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Politics: The angst of a disaffected young American

David Nunez
David Nunez
3 min read

Consider this fair warning. Over the next few days, I’m going to be posting articles with an increasing focus on politics. I’ll tag these articles with an appropriate title and category so you can choose to skip over the rantings if you find them uninteresting.

This year, we’ll be holding another presidential election.

I got a phone call yesterday from an old friend who has started working on the John Kerry for President campaign. She was very excited about her job and genuinely felt like she was doing something worthwhile and positive for the planet. Good for her for drinking the kool-aide.

Unfortunately, I, like a stereotypically arrogant many of my generation, have lost faith in politicians, their empty promises, and the sterile manufacturing of what we laughingly refer to as platforms. The polls and the deep pockets of lobbyists are what dictate their positions and ethics. “Democrat”, “Republican”… it doesn’t matter. From where I’m sitting, if I squint enough, they look the same…

I heard someone I respect say, “Come November, we must have a changing of the guard… Anybody would be better than Bush!”

Oh really? ANYBODY?

President Bush is a rich, powerful man with rich, powerful friends. Arguments can be made about the abuse of that power. Powerful men do that.

However, I can think of about a billion people who would be serious candidates, but would make far worse presidents.

I’ve not even come close to figuring out who I’d like to be president (ahhh.. if it were only up to me).

This much I do know: Senator Kerry creeps me out. There is an eerie, artificial quality about him… like those dolls which approach human-like characteristics but are “off” enough to cause revulsion (i.e. “uncanny valley”).

I’ve started a collection of photos of him in unnatural settings for a man of his background. The one picture of the senator laughing and clapping way too loudly in a black church is particularly disturbing.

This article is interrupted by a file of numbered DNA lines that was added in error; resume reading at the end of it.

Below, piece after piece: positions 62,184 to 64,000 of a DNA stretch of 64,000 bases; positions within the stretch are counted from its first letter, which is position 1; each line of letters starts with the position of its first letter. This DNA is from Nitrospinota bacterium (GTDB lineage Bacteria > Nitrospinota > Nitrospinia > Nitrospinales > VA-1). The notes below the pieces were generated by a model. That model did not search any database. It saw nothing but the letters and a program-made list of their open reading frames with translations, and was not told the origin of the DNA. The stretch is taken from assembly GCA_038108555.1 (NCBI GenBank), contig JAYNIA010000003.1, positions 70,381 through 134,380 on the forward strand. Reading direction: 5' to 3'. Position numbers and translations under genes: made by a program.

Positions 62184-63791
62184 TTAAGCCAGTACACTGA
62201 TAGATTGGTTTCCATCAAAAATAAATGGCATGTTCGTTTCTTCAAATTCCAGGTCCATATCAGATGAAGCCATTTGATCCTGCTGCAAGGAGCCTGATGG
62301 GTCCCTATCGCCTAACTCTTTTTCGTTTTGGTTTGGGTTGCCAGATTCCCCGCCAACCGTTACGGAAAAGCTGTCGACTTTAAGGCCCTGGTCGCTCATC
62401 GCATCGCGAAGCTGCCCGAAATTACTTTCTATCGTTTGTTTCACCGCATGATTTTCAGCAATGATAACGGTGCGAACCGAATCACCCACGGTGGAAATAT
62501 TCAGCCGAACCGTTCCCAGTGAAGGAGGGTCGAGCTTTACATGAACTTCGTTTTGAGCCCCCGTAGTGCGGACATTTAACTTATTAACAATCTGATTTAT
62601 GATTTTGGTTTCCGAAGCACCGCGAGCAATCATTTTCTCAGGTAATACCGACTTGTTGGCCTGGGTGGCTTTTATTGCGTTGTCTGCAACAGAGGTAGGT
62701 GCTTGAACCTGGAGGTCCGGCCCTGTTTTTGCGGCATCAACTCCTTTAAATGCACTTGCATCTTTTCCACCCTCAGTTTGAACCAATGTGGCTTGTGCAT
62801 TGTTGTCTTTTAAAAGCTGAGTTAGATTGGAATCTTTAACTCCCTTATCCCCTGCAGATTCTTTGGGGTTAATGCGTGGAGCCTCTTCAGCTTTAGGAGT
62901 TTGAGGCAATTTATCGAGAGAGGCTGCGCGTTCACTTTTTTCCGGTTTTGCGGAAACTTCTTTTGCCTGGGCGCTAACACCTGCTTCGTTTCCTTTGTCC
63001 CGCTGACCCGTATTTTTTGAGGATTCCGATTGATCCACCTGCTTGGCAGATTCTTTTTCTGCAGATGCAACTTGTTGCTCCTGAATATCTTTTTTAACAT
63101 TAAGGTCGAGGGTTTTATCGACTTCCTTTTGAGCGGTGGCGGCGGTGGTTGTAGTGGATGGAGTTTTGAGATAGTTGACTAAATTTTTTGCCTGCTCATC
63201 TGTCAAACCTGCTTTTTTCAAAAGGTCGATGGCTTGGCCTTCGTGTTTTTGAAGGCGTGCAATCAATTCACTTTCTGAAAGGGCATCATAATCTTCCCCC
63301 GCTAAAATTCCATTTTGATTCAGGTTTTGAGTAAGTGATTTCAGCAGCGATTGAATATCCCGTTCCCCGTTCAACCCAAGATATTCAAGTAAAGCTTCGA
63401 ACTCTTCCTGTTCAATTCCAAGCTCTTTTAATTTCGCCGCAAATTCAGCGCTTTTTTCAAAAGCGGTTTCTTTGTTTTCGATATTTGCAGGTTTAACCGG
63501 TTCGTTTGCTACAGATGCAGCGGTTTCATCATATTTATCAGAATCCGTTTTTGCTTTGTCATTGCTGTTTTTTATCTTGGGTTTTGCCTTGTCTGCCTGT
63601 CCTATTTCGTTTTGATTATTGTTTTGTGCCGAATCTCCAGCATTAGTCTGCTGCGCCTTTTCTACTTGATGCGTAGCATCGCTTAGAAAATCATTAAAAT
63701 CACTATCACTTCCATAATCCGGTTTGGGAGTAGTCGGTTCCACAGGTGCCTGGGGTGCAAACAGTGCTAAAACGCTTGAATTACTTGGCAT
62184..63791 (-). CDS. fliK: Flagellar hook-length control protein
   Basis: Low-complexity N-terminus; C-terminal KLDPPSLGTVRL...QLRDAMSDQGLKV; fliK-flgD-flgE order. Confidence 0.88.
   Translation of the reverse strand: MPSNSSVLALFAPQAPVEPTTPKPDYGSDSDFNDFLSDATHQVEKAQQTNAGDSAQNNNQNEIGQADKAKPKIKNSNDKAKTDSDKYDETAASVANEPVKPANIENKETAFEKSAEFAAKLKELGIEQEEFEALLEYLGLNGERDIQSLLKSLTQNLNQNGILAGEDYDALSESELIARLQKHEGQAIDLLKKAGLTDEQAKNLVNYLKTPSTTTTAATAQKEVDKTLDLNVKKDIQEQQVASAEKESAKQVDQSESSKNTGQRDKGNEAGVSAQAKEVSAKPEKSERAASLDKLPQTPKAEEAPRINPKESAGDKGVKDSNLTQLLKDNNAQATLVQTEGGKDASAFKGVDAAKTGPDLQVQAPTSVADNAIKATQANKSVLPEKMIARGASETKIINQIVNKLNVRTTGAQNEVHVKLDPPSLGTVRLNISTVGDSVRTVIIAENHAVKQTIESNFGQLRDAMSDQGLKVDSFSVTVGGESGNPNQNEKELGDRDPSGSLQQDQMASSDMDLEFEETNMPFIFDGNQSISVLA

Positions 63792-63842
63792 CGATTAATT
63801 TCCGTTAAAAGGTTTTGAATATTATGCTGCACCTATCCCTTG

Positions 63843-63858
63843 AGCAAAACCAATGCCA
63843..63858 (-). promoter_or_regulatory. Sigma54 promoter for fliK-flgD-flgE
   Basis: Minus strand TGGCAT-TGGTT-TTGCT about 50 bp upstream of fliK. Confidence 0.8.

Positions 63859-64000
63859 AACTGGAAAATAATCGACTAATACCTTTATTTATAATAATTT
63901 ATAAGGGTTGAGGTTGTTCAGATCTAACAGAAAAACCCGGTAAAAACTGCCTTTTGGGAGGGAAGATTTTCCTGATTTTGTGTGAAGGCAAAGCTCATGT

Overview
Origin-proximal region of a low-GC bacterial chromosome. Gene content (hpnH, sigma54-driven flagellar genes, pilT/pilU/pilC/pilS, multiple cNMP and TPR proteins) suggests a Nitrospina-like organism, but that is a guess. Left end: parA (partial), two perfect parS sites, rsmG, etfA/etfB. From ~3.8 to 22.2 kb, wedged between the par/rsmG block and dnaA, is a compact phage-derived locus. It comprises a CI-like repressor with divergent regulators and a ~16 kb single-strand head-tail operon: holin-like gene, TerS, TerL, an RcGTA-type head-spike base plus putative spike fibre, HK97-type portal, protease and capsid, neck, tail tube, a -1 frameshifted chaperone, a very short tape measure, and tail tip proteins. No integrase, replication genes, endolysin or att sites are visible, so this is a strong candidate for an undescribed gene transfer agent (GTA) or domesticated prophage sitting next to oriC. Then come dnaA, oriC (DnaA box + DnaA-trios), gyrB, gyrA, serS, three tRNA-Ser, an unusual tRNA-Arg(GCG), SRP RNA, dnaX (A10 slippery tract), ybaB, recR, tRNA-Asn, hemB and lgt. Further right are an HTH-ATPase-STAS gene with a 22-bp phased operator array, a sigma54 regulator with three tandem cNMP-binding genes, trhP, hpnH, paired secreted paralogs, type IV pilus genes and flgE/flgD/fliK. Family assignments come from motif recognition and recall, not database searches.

This is nothing new. Campaign managers have been posing press pictures for as long as there have been cameras. This candidate, however, seems more obvious to me.

I understand we’re in pre-Convention mode for now, but for the life of me, I don’t know that I’ve heard a steadfast opinion from the man on many of the things I care about (ex. foreign trade/outsourcing, FCC interference w/ free speech, and yes, even the War in Iraq).

If he only would own up to the fact that no, he isn’t an average joe/blue collar/soldier and is, in fact, just as (if not more) filthy rich as President Bush, I’d give the man a little more respect.

In other words… give us some credit and give us some substance, please.

I think us Generation X+ hipsters have an unprecedented media exposure that began with saturday morning cartoons, evolved into participation through Atari’s, Nintendos, and PCs, and mushroomed with connective technology like cell phones and the Internet.

With the sudden surge of the participatory technology, some of us are starting to experience what journalists and media practitioners have known for centuries: an ease of broadcast. It’s easy to create messages. It’s even easier to pervert them.

Suddenly we start to see through the manipulation and we feel betrayed.

This is probably why many of us start working on grassroots projects to improve at least the world around us. By supporting local efforts, we have a realistic chance of making anecdotal, and if we’re lucky, systemic changes to our immediate environments.

When I think of the work I do in my day job, I realize that through any of the politics and bureaucracy, I am affecting the lives of my neighbors in a positive way for pennies on the dollar. This is tremendously powerful and my own little reward.

Coming Next: Howard Stern, the FCC, Free Speech in America, and the Endtimes

I have not lived very long on this earth, but I am genuinely scared by some events that are unfolding on a national scale and I consider the times we’re approaching (i.e. the next 10-15 years) to be of extreme turbulence and terror unlike any before which will destroy the world as we know it.


David Nunez Twitter

Dir of Technology at the MIT Museum • Writing about emerging tech's impact on your life • Speculative insights on the intersection of humanity and technology 🤖


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